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  • One of the most surprising aspects about one of the saddest of all human possibilities,

  • suicide, is that the suicide rate goes up markedly the richer and more developed a society

  • becomes. We might expect suicide rates to vary across time and place, but not to increase

  • alongside developments in wealth, comfort and security. That we should be unwittingly

  • creating nations in which more of us end up killing ourselves at our own hands appears

  • to negate the whole purpose of economic growth. Nevertheless, the disturbing connection was

  • first conclusively identified towards the end of the 19th century by the leading French

  • sociologist, Emile Durkheimand has continued to be noted ever since. The suicide rate of

  • an undeveloped country like the Democratic Republic of the Congo is a fraction of the

  • rate in a developed nation like South Korea. The crucial factor behind people’s decision

  • to end their lives is not really wealth or poverty. As Durkheim discovered, it is the

  • extent to which the surrounding culture ascribes responsibility for failure to individuals

  • or else maintains a faith that poor luck, or divine intervention is to blame instead.

  • It so happens that as societies become modern and industrialised, they very frequently give

  • up their beliefs in demons and gods and start instead to trust in a meritocratic, individualistic

  • philosophy that suggests to people that their fate is always in their own hands. This may

  • sound generous but it carries an immense psychological burden, for it means thatwhen failures

  • occurthe individual is held entirely responsible for them. Reversals start to seem

  • like a horrendous judgement on one’s worth and a public humiliation from which there

  • may, at the extreme, seem no escape other than through annihilation.

  • There are two big cultural ideas that may help to mitigate the pressures upon us: Luck and Tragedy.

  • To believe in Luck is accurately to observe that merit and success are in fact never reliably

  • aligned; one may be a fool and winor a virtuous person and fail. If we fully internalise

  • and widely share the notion of luck, then the shame of failure will be greatly reduced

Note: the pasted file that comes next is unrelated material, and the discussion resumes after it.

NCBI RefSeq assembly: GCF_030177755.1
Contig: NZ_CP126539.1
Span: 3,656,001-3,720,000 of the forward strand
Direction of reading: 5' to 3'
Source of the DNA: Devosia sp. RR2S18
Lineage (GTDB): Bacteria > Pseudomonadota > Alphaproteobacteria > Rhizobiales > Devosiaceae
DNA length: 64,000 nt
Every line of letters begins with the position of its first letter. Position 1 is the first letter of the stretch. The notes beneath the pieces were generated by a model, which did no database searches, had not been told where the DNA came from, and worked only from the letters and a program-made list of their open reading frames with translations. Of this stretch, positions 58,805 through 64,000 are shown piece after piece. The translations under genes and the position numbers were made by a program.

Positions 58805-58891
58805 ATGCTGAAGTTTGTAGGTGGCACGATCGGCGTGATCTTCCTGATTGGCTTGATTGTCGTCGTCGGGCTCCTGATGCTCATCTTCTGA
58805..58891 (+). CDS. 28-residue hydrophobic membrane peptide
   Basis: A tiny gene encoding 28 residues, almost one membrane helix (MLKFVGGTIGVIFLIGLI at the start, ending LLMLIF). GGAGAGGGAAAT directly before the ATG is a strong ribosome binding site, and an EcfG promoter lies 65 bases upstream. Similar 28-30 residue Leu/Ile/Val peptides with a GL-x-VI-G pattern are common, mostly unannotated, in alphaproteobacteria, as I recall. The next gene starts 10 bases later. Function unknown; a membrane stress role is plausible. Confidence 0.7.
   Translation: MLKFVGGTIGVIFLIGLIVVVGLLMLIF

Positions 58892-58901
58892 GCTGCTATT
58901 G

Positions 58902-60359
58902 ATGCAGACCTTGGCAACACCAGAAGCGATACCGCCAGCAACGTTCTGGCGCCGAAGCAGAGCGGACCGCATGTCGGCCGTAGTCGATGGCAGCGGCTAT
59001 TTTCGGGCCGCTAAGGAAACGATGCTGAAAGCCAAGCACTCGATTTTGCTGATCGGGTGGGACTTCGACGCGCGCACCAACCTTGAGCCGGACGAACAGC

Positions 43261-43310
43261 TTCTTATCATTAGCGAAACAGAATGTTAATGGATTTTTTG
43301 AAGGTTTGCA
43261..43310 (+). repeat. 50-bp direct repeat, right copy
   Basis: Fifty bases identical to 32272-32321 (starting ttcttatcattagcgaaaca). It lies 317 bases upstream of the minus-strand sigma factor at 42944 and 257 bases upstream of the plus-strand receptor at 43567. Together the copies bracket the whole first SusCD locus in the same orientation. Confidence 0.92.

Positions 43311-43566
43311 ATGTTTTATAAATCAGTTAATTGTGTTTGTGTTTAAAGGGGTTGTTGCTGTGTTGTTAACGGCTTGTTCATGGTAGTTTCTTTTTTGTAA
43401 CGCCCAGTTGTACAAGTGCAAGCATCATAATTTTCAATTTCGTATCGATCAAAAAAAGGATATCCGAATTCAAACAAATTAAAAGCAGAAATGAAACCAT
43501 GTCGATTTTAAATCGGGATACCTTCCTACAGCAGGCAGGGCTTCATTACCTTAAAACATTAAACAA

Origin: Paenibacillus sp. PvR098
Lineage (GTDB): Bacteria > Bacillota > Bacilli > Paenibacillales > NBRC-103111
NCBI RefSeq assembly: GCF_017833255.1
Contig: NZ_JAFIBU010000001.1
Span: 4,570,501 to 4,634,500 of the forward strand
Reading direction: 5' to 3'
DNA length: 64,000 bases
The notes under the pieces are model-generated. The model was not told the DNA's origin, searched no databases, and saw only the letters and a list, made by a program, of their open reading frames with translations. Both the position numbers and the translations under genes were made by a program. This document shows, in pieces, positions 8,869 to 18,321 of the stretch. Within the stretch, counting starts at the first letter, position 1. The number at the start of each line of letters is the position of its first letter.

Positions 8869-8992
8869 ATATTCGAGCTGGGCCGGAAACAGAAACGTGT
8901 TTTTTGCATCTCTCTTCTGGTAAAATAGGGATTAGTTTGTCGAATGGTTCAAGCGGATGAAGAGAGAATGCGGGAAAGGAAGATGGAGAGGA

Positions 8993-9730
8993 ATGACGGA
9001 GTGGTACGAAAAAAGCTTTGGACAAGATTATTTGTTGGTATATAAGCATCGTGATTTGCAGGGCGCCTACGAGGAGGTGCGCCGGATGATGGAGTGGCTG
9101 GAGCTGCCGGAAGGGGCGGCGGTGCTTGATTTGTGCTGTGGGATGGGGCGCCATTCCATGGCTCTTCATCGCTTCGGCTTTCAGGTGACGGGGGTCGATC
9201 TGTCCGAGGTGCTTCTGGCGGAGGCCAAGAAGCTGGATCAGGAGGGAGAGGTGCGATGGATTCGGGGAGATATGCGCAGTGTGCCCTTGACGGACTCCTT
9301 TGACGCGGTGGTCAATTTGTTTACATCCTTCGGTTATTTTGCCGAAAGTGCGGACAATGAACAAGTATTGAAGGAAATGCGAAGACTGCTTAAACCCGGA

• and our agony along with it. We will be able to admit, publically and to ourselves, that

  • decent people can fail in their outward circumstances and, therefore, that professional success

  • isn’t the only, or even, the crucial marker of the merit of human beings.A Tragedy, as

  • it originated in Ancient Greece, is the story of a capable and intelligent person who happens

  • to make a small mistakewhich, however, leads to appalling consequences. The point

  • of presenting such stories in very public ways (at Greek festivals the entire community

  • had to attend) was to continually renew acquaintance with a hugely important idea: that one can

  • be a likable, even admirable person, and end up in an utterly desperate situation. Tragedy

  • is the careful telling of how disaster can come into the lives of people like (or even

  • a bit nicer) than us. Theyand hence weare always deserving of compassion rather

  • than contempt. Durkheim knew that it is not prosperity by itself that increases the suicide

  • rate, the toxic element is an unwittingly cruel culture that assigns a high burden of

  • responsibility to us, while seeming to deny the truth that chance and tragedy will of

  • course always continue to affect our destinies. The real solution to a high suicide rate lies

  • in an unexpected place: an ideology that firmly reminds us that we are never the sole authors

  • of our destinies. and therfore should neither panic nor celebrate when we win or loose.

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One of the most surprising aspects about one of the saddest of all human possibilities,

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